How To Propagate Fiddle Leaf Fig: What You Need To Know

These small, brownish-green, evergreen trees have an interesting and rare growing habit. They grow on long, bare roots that branch off their main trunk or base of the tree.

Fiddle leaf figs also grow in clusters (sometimes called “clutch”) of two or three fruits, each with six smaller leaves around its edges.

The fruit is actually a capsule containing seeds. All these characteristics help make this plant one of the easiest deciduous hardwoods to propagate. 

Fiddle leaf fig plants can grow up to 50-feet tall in their natural environments, but when kept indoors only reach heights of around 10-feet.

These plants have attractive leaves that are deeply lobed and dark green in color. It is not uncommon for them to be overgrown by vines and other vegetation in the wild.

How To Propagate Fiddle Leaf Fig

In order to keep your fig from getting too large, prune back after flowering when it has reached 3/4ths the length of its container. 

Fiddle Leaf Fig Propagation

Fiddle leaf figs are easy plants to propagate, making them the perfect choice to try out propagating. There are two ways to propagate these plants – the water or the soil methods.

Deciding which method to use is up to you, but both have high success rates. Fiddle leaf figs require acidic soil with good drainage and some shade from direct sunlight.

They prefer semi-shade conditions, but do well in full sun when moisture levels are high. The plants can also grow in pots, but they need a larger container (at least 20 cm deep).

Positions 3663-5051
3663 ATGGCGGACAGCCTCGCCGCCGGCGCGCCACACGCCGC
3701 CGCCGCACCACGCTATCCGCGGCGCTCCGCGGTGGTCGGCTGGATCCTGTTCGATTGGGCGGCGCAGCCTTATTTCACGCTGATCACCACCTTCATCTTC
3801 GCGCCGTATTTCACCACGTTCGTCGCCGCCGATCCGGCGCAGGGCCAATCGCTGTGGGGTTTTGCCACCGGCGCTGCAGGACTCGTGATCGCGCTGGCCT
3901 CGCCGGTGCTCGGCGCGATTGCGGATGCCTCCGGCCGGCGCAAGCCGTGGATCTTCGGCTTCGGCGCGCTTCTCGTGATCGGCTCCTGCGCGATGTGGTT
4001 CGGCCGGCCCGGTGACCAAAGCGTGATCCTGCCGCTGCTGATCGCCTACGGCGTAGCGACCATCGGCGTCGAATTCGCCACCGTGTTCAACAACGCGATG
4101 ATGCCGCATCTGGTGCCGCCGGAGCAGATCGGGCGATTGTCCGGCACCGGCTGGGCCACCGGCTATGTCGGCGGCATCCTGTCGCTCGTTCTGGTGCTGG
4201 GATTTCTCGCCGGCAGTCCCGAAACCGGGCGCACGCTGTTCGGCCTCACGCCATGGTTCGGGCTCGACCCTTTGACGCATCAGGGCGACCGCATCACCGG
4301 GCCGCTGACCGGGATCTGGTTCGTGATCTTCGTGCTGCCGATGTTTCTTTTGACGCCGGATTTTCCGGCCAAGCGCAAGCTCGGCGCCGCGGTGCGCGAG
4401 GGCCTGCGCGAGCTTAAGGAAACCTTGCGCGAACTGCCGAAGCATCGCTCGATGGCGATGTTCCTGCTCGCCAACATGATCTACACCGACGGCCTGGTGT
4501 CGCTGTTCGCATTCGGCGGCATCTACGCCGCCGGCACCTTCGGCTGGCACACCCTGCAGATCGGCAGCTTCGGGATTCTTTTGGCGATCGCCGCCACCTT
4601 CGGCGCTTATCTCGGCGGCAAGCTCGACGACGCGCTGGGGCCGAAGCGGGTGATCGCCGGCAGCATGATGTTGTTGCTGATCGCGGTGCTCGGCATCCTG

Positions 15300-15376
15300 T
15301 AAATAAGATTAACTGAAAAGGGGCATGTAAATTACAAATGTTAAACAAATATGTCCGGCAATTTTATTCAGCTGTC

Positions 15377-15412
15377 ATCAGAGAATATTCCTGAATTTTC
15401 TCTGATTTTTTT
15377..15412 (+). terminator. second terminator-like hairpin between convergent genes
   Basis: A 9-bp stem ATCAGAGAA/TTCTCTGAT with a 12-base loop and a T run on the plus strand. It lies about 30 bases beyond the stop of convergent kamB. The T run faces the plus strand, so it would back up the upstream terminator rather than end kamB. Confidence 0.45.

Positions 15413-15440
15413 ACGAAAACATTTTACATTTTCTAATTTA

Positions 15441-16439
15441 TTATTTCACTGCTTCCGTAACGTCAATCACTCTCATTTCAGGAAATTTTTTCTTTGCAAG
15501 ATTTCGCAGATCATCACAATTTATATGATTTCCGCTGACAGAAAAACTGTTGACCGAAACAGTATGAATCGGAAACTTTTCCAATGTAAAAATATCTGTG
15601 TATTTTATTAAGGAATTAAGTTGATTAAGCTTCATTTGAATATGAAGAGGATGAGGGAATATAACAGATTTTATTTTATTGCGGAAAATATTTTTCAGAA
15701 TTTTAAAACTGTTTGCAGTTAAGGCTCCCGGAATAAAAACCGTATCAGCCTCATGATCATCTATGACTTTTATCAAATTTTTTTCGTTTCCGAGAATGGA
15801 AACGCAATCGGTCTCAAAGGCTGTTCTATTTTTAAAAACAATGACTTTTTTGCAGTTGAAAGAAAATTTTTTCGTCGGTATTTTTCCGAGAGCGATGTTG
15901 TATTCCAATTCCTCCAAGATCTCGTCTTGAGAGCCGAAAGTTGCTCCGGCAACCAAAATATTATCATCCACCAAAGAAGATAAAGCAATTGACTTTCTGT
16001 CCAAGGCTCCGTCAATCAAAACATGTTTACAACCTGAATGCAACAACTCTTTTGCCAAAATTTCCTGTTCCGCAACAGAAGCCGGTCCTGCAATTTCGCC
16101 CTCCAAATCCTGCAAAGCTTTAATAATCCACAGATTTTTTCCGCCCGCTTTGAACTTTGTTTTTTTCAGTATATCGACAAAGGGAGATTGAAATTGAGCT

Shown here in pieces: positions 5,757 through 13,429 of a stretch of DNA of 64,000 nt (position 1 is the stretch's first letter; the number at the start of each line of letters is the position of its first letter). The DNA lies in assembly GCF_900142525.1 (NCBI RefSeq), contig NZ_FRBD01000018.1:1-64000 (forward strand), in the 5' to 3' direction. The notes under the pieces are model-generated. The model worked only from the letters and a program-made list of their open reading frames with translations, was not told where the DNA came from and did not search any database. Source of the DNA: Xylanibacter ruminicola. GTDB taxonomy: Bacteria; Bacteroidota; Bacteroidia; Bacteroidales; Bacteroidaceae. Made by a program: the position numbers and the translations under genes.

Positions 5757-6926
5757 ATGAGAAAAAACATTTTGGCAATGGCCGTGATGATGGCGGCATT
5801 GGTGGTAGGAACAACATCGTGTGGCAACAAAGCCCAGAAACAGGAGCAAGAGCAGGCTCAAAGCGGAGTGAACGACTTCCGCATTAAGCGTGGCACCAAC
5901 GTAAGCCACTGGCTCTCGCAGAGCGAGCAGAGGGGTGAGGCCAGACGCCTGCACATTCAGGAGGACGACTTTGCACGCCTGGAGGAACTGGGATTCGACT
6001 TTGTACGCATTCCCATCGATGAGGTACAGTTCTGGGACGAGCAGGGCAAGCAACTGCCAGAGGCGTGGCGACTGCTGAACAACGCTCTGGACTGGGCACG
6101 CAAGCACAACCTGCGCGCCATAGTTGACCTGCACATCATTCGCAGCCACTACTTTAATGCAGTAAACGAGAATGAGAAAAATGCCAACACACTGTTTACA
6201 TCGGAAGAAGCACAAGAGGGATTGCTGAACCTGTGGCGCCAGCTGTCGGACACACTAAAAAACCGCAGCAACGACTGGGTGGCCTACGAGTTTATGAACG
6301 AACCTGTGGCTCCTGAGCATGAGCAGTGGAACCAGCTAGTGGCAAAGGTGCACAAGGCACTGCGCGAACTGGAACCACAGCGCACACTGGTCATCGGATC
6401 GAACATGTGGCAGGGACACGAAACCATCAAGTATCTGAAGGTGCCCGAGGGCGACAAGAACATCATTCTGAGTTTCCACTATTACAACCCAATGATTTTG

Whichever method you would like to try out (why not try both?), you can read through the processes below. Let’s get started with our fiddle leaf fig propagation!

Getting A Cutting From The Mother Plant

To get a cutting to propagate from a mother fiddle leaf plant, you need to first figure out where to cut.

You should pick a place where there are three nodes from a growing point, and cut below the last, or third node.

Of course, you don’t need to have three nodes, but having more than one increases the number of possible growing points for the new plant. 

You can choose to take longer or shorter cuttings, as long as they have nodes.

If you aren’t sure what a node is on a cutting, let’s cover that. In botany, a node is any point at which leaves or branches join or terminate.

Nodes can be counted in different ways depending upon the type of plant being studied.

For example, nodes may be counted along every branch (whole-plant counting), along each leaf blade (leaf blade counting) or along certain stems only (stem counting).

When you pick a good place for a cutting, you can use a sterile blade to take the cutting. You can either cut it at an angle or straight.

If you cut at an angle, you are likely to end up with more roots, but you also put the plant at greater risk of experiencing bacteria-related problems.

However, this typically isn’t an issue for gardeners, so you should be fine with an angled cutting.

If a cutting from a diseased or sickly mother plant isn’t properly cared for, it will become weak and won’t grow well.

A cutting taken from a healthy mother plant should be strong enough to survive until springtime. Cutting off a branch from a mature tree is a great way to propagate plants.

Fiddle leaf figs like moist soil, full sun, and regular fertilization. Cut back the pruned branches to two nodes above the graft union at least six weeks before they flower.

What Soil Should Be Used For Propagation?

What Soil Should Be Used For Propagation

Fiddle Leaf Fig should be grown in a container in order to create healthy plants.

To start, use a 1″ deep nursery pot filled half way full of a peat moss based growing medium such as sphagnum moss, perlite, vermiculite, or a mixture of any two or all three.